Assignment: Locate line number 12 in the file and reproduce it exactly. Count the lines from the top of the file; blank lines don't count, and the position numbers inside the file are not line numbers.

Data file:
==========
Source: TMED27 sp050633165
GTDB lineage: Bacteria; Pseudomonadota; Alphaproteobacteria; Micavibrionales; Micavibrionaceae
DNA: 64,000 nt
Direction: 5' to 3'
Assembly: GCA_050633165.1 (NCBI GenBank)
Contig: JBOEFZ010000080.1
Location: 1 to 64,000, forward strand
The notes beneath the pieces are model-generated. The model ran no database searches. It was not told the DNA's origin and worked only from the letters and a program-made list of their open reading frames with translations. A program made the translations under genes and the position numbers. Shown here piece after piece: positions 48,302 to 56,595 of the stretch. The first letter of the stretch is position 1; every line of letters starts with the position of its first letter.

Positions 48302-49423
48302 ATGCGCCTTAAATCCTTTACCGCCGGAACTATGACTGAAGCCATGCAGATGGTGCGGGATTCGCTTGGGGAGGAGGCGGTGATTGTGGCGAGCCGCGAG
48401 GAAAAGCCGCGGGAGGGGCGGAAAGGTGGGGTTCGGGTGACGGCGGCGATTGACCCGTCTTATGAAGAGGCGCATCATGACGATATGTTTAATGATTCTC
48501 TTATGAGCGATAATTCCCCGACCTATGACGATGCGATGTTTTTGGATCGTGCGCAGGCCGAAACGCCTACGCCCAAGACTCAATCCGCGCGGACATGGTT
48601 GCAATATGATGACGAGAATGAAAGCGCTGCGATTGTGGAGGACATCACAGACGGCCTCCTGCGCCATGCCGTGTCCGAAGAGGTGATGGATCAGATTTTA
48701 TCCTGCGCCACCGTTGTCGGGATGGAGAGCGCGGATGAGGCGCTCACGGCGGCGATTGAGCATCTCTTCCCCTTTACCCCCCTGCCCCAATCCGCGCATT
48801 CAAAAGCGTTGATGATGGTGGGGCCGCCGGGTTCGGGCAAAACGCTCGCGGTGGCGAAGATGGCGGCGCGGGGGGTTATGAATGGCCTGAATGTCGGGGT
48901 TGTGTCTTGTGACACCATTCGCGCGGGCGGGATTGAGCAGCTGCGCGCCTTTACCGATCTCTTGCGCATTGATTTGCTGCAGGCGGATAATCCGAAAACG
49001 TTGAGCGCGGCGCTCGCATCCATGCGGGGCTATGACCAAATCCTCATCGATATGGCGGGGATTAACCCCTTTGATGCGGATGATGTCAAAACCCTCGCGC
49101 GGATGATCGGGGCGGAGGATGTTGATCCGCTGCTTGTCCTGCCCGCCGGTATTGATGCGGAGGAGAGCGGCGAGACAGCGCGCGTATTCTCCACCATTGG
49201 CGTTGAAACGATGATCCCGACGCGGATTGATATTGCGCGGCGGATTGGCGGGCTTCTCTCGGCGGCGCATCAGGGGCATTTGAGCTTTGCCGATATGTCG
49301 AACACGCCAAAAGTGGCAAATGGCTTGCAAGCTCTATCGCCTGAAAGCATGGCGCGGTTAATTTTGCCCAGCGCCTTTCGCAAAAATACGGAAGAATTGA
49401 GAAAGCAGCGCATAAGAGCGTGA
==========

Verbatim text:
48501 TTATGAGCGATAATTCCCCGACCTATGACGATGCGATGTTTTTGGATCGTGCGCAGGCCGAAACGCCTACGCCCAAGACTCAATCCGCGCGGACATGGTT